Reviews

‘I opened this book with high expectations. They have been admirably fulfilled.  Here we have a stand alone thriller about two lonely people who pursue a relationship of monthly weekends together in remote spots.  Suddenly one of these two fails to get to the rendezvous-vous and the other realises how very limited her knowledge of her  companion is . . . Gradually the reader pieces together some of the facts as an atmosphere of rising tension envelops everything. The intelligent way Jay, Lisa and others plan their actions is enjoyable and the suspense of the tale is palpable.’

- MYSTERY PEOPLE

Memory Lane

The first book I remember buying in a book shop, or, more likely, having bought for me, is THE BORROWERS by Mary Norton. My memory is hazy – but I see the dark wood shelves (and paneling, too?) of the old W.H.Smith’s on Redcar High Street – which probably means I was staying at my grand-parents. It’s the feeling I remember most – of wanting and the thrill of possession. I don’t know how old I was. Seven? Eight?
We didn’t have a lot of books in our house, because we didn’t have much money, but when we lived in Ampleforth, my mother used to take us the bus into Helmsley once a week and we would get books out of the library. I loved the Norse legends and was frustrated because I was a good reader and had usually finished my book long before the next visit came round. However I couldn’t have been so very short of books, because there were enough for me to pretended to be a librarian and catalogue them: I see that ALICE IN WONDERLAND is number 10. That had been one of my mother’s books from her own childhood: so was ANNE OF GREEN GABLES which I adored. In my copy of WHAT KATY DID AT SCHOOL by Susan Coolidge I’ve written a date: I was six when I was given that. I read it many, many times and much preferred it to ALICE IN WONDERLAND – I think that is a book for adults. As a child I found it disturbing. Maybe my grip on reality wasn’t strong enough for me to enjoy the joke.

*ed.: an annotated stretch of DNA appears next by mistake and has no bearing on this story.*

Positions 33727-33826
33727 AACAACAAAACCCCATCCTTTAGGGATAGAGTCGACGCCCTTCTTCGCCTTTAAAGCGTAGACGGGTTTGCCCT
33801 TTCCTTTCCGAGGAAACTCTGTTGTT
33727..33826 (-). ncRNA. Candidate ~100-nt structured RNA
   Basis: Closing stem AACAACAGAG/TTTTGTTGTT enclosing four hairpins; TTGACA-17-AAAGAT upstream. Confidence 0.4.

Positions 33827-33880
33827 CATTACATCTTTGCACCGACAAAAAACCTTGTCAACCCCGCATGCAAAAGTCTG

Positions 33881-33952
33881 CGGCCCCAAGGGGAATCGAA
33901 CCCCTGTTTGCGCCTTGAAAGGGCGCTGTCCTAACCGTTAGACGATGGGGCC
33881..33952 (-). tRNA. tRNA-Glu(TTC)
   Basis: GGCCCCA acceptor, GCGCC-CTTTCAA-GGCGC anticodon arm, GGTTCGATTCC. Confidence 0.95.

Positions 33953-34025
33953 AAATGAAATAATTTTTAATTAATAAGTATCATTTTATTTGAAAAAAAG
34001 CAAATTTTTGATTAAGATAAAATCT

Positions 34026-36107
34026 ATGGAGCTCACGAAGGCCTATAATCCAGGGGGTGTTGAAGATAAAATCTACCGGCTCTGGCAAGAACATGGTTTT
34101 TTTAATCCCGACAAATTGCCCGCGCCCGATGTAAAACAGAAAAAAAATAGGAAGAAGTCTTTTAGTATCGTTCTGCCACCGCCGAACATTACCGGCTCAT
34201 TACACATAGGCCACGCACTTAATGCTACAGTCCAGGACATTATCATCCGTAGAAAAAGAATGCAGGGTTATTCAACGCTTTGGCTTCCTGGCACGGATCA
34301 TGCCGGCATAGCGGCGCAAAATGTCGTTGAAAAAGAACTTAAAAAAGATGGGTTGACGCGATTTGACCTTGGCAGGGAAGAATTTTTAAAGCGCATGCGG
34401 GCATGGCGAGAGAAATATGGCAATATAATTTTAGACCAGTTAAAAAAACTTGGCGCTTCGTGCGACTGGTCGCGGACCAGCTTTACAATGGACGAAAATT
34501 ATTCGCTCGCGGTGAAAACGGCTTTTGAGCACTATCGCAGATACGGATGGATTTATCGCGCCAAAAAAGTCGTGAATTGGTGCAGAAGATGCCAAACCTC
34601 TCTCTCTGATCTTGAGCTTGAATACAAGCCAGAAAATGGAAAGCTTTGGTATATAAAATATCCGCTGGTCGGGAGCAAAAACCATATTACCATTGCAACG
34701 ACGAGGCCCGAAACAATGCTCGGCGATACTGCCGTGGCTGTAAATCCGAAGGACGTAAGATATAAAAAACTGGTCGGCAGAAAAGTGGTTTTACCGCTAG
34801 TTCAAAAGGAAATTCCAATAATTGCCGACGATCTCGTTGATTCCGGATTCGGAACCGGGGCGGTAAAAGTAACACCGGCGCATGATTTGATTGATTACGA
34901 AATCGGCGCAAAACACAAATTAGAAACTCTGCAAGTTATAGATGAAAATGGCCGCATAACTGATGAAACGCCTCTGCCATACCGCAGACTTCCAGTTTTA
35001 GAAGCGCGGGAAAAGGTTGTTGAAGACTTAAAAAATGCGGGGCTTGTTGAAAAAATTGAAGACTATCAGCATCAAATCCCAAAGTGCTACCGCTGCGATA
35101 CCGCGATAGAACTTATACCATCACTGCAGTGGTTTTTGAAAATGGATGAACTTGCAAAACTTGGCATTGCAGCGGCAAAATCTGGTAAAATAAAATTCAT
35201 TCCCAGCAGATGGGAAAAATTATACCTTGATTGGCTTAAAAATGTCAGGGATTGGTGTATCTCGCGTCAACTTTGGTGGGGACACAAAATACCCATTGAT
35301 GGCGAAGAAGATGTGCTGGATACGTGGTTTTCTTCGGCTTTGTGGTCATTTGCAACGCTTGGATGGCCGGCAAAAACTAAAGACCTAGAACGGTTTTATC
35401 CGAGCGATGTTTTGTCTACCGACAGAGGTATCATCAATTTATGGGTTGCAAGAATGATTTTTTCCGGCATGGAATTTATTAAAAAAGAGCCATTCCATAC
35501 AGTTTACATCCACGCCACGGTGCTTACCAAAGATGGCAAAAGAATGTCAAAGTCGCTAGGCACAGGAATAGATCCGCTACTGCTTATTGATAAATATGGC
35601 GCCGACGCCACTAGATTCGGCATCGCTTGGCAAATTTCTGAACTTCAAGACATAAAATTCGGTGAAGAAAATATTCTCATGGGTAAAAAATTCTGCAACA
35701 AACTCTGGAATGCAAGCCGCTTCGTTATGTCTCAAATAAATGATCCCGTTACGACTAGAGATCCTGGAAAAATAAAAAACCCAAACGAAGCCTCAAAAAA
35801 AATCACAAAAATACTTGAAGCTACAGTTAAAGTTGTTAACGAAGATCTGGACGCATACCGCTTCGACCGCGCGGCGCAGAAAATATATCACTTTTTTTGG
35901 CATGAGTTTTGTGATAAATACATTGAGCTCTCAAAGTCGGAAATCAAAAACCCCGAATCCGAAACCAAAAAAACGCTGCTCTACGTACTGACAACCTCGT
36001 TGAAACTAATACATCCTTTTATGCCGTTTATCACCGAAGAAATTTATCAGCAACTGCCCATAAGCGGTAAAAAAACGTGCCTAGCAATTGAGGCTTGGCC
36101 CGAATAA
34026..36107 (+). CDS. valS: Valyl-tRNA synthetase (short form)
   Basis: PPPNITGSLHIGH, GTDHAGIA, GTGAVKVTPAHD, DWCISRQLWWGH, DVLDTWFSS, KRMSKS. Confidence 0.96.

Later, aged around ten or eleven, I saved up my pocket-money to buy the Pullein-Thompson pony stories to fuel my own fantasies of one day owning a horse. Then a year or two later it was Gerald Durrell’s series of books about collecting animals: THREE TICKETS TO ADVENTURE, MY FAMILY AND OTHER ANIMALS and so. I’ve still got those. Looking back it seems to me now that a very wide of range of reading appealed to me and it wasn’t just a solitary activity. My friend Linda and I loved Biggles – how extraordinary that seems now – and my friend Pauline had a terrific collection of Superman comics. We used to pore over those together as well as over our copies of JACKIE.
Will today’s children have the same relationship with the printed word? My own children haven’t – there are so many other calls on their time, TV, the internet, DVS . . . I feel something has been lost. But then I would, wouldn’t I?

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